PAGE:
Other long term consequences– The complete suspension of IBC and its extension for another three months will put India back in the eyes of International Investors. They may not prefer investing in India because in cases of default they will be rendered remediless due to the suspended IBC. Moreover, this blanket suspension of CIRP without any mechanism of circulation of finances and liquidity may contribute towards a further slowdown in the economy. Also, the interpretation of Covid-19 defaults will lead to an increase in the number of litigations. Since the suspension will restrict the flow of credit, this will have a domino effect as the creditors will further make default to the lenders. This can bring unexpected economic disruptions and reach a point of economic standstill.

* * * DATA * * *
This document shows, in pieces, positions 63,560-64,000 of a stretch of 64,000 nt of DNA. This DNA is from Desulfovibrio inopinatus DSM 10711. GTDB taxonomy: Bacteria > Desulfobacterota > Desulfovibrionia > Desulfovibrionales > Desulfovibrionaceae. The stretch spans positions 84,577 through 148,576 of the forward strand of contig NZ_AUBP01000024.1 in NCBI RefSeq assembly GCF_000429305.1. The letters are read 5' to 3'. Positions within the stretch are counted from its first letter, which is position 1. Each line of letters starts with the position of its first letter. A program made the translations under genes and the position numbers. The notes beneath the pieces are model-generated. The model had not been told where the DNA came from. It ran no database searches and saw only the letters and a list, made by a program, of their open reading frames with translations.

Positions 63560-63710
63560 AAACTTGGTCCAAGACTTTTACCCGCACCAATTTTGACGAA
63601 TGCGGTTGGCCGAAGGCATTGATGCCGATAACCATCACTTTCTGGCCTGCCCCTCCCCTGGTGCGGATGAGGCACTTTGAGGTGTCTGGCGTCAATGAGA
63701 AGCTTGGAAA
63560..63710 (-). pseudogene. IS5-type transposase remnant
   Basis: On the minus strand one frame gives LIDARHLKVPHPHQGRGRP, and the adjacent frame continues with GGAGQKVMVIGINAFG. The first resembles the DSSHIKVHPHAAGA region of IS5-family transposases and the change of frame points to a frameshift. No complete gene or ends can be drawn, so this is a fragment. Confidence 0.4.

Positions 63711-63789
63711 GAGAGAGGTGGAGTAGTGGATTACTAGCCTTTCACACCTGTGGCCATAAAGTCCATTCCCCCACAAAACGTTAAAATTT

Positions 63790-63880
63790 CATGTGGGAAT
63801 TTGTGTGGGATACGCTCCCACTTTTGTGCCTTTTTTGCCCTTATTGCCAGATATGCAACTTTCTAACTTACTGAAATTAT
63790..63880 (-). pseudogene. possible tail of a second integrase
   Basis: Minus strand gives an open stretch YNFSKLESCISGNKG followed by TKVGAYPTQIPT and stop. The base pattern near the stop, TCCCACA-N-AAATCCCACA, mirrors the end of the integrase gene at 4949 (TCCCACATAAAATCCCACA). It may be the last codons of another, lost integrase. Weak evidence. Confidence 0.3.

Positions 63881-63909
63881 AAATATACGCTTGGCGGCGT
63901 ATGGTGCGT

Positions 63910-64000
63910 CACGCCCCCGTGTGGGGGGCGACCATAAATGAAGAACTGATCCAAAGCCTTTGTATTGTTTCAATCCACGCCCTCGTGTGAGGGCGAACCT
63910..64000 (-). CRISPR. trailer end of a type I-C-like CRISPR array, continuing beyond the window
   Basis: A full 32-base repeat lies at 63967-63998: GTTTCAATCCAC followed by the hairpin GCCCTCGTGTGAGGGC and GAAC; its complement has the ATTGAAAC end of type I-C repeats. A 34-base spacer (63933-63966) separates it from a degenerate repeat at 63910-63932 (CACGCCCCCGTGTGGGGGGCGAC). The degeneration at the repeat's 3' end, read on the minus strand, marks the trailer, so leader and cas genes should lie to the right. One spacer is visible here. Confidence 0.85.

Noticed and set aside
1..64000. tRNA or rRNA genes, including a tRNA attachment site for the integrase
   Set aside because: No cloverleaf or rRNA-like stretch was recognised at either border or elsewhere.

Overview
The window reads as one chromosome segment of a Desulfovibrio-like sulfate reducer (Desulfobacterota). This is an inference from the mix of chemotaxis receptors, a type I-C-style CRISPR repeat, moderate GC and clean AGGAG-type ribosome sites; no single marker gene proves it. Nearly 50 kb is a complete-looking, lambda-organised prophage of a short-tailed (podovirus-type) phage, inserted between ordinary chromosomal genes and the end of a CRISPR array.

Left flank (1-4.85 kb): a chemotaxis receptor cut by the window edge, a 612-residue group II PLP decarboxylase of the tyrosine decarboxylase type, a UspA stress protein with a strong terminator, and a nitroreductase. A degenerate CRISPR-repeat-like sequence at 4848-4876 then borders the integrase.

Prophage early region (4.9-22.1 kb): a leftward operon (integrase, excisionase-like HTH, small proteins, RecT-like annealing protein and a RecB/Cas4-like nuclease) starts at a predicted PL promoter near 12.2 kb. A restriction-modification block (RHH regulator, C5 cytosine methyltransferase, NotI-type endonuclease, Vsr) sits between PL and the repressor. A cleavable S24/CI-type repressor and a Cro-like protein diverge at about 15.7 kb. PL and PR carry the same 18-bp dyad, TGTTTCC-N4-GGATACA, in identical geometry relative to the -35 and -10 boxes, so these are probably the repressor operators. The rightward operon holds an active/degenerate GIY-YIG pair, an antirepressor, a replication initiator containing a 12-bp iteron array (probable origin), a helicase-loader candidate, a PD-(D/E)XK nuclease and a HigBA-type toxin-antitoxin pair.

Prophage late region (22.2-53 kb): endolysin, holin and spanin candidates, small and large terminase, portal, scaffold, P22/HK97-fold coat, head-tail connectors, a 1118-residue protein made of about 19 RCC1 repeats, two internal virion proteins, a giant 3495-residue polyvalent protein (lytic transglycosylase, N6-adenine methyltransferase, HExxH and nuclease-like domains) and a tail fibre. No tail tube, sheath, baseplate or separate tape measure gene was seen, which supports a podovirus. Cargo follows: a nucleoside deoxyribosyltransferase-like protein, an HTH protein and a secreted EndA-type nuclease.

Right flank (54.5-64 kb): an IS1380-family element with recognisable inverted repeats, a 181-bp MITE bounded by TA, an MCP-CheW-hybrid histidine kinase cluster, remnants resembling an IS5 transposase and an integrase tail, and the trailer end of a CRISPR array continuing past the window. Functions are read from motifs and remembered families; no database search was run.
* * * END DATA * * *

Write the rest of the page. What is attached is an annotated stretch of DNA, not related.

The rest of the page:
The complete suspension of the CIRP process and its further extension for three months is an ostrich-like response that has shaken the very foundation of IBC and has dropped us back to the pre-IBC era. Time and again insolvency laws of various countries have faced changes during times of distress but rather than thinking of newer and effective measures, a complete pause is a very abrupt step. Having said that, some lessons should be learnt about the transformation in the insolvency laws from other jurisdictions. Australia has not suspended creditors’ rights but has increased the time to comply with such a demand from 21 days to 6 months. This move thus provides a breathing space to the debtor and is also not hampering the capital flow. On the other hand, France has declared a medical emergency till October 2020 and it will assess the position of the debtor continuously and thereby mandate the initiation of CIRP against the debtor only when he reaches a cash-flow position. This is a smart move to keep the business of the debtor in operation and to generate capital flow to settle the dues. So the aim should be to prevent unnecessary insolvency proceedings of the companies facing a temporary cash crunch. A better option would be taking consent from the creditors. So if creditors can absorb the non-payments of debts and they are ready to give some time to the companies to restart the business, only then should there be a suspension of CIRP, otherwise, recourse to insolvency proceedings should be allowed. Now if the cases of CIRP are higher, it may still be helpful and end on a cheaper insolvency procedure rather than a complete suspension of CIRP, which will ultimately take us to a pre-IBC era.